Softly barking without the bite

Students need stronger student government and involvement.

Under Wisconsin law, students of the University of Wisconsin system are able to vote on decisions dealing with student life and are able to have sitting members of committees that directly impact student life. Compare this to the fractured state of student power on the University’s Twin Cities campus.

Under University policy, the University is not required to officially consider student government opinions. This helps explain some of the apathy on campus. Why vote in student government elections if the student government is basically a softly barking dog that can’t bite? What reason is there for University administration to listen, let alone act, on student government positions?

Potentially, the University’s Twin Cities campus has the power to influence campuses from Duluth to Morris and the Minnesota State Colleges and University system campuses such as St. Cloud State and Minnesota State at Mankato. As it stands student power is diluted between the graduate students and the undergraduates, among the Student Senate, the Graduate and Professional Student Assembly and the Minnesota Student Association. Power must be consolidated to have more of an effect. A shared governance model similar to that of the University of Wisconsin would be a good start. Students are the driving power behind universities and to supposedly have decisions made on behalf of them is a losing proposition.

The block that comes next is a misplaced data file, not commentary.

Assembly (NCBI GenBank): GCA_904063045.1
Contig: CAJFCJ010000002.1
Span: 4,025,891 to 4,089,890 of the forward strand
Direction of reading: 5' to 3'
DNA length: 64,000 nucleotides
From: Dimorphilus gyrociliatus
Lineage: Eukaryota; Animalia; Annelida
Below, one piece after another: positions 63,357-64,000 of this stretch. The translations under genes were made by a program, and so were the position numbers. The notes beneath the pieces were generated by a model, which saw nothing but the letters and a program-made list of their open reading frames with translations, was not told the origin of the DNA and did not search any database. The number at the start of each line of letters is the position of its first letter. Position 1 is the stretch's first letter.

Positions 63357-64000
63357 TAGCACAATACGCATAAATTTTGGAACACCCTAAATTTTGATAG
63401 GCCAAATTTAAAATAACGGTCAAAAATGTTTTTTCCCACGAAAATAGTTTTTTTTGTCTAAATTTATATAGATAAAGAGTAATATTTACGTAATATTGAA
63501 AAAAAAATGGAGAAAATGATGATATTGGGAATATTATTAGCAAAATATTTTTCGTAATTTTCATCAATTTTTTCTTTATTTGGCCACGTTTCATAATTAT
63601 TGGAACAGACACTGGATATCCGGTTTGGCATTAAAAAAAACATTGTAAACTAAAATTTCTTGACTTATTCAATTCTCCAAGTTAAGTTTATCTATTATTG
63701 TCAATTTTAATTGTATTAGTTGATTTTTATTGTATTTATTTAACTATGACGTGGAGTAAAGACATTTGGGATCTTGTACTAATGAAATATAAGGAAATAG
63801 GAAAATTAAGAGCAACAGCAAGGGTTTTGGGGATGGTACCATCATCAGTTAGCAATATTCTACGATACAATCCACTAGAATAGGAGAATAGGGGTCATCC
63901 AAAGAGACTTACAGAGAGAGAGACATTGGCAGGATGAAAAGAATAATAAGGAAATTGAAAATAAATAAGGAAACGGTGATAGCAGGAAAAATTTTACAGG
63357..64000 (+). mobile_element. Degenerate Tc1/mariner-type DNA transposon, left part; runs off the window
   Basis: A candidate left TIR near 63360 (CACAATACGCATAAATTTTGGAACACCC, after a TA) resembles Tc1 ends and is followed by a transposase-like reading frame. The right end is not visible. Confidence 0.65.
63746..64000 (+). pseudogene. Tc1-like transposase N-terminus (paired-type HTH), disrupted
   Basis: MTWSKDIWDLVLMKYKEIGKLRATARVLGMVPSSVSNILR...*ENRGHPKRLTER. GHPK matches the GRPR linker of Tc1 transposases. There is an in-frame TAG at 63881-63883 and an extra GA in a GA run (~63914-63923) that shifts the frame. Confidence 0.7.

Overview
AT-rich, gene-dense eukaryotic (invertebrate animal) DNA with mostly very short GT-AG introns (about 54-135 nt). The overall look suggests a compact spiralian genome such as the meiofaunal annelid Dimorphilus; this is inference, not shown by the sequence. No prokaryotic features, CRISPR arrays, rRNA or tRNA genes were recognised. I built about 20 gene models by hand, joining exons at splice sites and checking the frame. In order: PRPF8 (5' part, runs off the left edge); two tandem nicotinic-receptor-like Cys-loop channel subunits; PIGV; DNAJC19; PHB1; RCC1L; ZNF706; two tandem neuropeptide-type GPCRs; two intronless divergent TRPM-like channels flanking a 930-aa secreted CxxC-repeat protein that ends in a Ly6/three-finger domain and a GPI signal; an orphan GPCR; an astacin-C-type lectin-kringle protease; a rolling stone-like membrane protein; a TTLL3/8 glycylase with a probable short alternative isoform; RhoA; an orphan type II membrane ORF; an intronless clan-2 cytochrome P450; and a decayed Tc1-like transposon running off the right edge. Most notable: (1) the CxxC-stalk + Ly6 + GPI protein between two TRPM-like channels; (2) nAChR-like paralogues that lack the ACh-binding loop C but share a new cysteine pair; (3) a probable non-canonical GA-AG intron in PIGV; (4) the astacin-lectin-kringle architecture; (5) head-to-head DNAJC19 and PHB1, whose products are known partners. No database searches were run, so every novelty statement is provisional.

If they remain fractured, the University’s student governments are placed in the position of asking for power from those in power and only creative minds can devise of methods in which students take power. When overall student welfare is involved, arguing about inner political differences gets nothing accomplished. The University’s direction over the past few years doesn’t reflect well on the power of University student government. One only has to look at their rising tuition bills to see that.